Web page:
Monday, 5 January 2015

The Royal Family

All countries have a 'royal family' of course - even the most republican or communist of territories have a senior ruling elite, most usually a set of people closely related, or otherwise bound to each other, by ties of blood or marriage.

But the British Royal Family is special. And make no mistake, it does matter. It is influential. It is one of the glues that holds the nation together. And despite its constantly-emphasised constitutional impotence inside the UK, it is nevertheless a political instrument. When the British Government wishes to signal to the world that - for example - a one-time erring state is now back in the fold and forgiven, it arranges a Royal Visit as the final and most important gesture of amity. Every Senior Royal has a role as an Ultimate British Ambassador. That's why any reputational damage needs to be dealt with swiftly and completely. Nothing must be allowed to injure any Royal's political usefulness.

I haven't regarded the Royal Family as a mere piece of national decoration for a very long time. Anyone who thinks they exist to only take salutes at tattoos, and lay wreaths, and generally strike a high note at times of tragedy, is not seeing the wider picture. I think that from the Queen down, every Royal is in a kind of bondage to the State. Even if they have no specific job, a member of the Royal family must at least observe strict rules of conduct and behaviour, and resign themselves to a tiresome schedule of necessary engagements and observances. The Firm has its work cut out. It has much to do. The Royal Family helps to oil the unseen wheels of international diplomacy and international business.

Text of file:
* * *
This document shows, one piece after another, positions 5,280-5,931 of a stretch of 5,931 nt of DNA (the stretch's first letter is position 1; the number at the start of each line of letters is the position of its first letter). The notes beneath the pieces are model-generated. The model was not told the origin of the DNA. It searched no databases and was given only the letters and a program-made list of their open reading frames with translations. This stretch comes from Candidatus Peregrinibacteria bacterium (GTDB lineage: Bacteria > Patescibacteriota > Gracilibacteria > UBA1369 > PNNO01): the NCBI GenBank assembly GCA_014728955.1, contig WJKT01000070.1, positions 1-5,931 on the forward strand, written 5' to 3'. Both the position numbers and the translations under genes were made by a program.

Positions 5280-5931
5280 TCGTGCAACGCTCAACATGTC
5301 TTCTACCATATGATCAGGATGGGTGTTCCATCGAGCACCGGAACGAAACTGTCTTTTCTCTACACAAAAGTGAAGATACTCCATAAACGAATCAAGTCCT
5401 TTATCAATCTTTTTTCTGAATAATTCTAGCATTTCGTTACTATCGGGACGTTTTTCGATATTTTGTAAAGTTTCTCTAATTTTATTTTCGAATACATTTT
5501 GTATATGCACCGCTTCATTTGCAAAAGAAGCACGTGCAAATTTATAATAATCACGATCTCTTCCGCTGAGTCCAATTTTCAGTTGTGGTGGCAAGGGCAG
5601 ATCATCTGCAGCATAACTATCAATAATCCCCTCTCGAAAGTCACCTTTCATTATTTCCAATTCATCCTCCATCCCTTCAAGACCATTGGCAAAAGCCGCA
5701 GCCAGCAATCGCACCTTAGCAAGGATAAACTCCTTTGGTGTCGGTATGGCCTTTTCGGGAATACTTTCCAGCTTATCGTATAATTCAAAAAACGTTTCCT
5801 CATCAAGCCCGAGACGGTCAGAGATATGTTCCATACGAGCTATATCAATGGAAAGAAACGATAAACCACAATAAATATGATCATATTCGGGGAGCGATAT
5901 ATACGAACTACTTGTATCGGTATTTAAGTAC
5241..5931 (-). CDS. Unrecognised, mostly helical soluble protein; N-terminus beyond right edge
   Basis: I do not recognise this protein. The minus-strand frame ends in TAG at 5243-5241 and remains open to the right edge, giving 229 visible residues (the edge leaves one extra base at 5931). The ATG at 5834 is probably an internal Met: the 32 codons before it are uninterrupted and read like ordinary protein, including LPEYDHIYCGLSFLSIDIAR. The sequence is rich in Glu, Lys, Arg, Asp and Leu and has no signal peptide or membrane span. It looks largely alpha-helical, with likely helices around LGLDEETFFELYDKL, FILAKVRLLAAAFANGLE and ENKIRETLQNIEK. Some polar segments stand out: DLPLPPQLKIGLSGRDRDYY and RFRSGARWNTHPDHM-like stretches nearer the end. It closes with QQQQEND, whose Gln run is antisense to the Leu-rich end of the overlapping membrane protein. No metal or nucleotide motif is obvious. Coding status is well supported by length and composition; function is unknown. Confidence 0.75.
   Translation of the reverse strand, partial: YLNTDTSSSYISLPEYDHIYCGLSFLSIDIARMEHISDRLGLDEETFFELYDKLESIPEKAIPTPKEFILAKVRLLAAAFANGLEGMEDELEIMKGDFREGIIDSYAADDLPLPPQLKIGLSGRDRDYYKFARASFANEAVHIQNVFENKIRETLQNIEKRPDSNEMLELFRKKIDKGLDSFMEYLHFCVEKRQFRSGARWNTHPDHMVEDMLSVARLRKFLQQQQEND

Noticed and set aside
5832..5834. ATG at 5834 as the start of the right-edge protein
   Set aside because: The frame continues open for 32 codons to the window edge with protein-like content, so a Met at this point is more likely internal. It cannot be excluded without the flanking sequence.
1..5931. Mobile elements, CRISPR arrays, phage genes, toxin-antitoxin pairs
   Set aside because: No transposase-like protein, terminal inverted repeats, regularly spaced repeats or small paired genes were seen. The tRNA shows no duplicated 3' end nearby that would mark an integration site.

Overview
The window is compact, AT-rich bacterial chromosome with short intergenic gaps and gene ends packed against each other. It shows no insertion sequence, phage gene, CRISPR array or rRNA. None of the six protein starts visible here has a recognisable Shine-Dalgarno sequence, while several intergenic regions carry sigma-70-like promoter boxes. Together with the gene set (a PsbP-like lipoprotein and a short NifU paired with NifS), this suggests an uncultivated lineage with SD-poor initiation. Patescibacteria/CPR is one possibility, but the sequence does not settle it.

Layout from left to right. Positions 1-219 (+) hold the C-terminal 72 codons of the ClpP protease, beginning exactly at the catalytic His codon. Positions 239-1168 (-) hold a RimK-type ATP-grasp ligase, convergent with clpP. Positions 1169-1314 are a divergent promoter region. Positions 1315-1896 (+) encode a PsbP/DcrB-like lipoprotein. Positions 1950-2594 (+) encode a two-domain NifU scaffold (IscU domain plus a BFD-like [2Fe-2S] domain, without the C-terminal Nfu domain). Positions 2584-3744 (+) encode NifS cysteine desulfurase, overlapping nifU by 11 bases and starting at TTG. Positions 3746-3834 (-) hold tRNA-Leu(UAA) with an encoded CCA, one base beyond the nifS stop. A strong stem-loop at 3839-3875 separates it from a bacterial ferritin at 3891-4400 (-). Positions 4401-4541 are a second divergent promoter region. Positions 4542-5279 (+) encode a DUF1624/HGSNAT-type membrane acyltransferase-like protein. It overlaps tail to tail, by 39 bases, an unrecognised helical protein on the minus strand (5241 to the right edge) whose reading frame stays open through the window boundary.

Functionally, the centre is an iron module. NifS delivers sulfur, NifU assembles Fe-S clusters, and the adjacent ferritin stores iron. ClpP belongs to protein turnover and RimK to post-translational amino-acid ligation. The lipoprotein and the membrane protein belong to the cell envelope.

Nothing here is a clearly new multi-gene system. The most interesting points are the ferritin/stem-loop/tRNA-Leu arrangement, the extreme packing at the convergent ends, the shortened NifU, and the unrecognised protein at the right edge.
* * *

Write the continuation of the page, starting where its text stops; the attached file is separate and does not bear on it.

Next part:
I seem to be painting an admiring picture. I certainly think the Royal Family plays a key role in national life. Therefore I do not grumble about the cost of keeping them in their gilded cage. Their prestige value is worth all the money allocated, and is, anyway, nothing to the big money spent in connection with, say, the football industry.

But would I want to join them, or at least work for them? Absolutely not. Because then I'd have to cope with the unglamorous protocols, and inflexibilities, and manoeuvrings, designed to protect all the inner-circle secrets. No thank you. And this is quite apart from the relentless and very intrusive media scrutiny: if my job or position made me visible, I would be approached and pressurised by ruthless news men sooner or later. That wouldn't be fun.

In fact I don't see what in the world of the Royal Family can be much fun. I just see a family that has to guard itself, and try to snatch whatever privacy is possible. A life under siege, behind high walls or a police cordon, behind a mask. A life apart. A privileged life, perhaps. But not the privileges of the private citizen. I don't envy them.

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Lucy Melford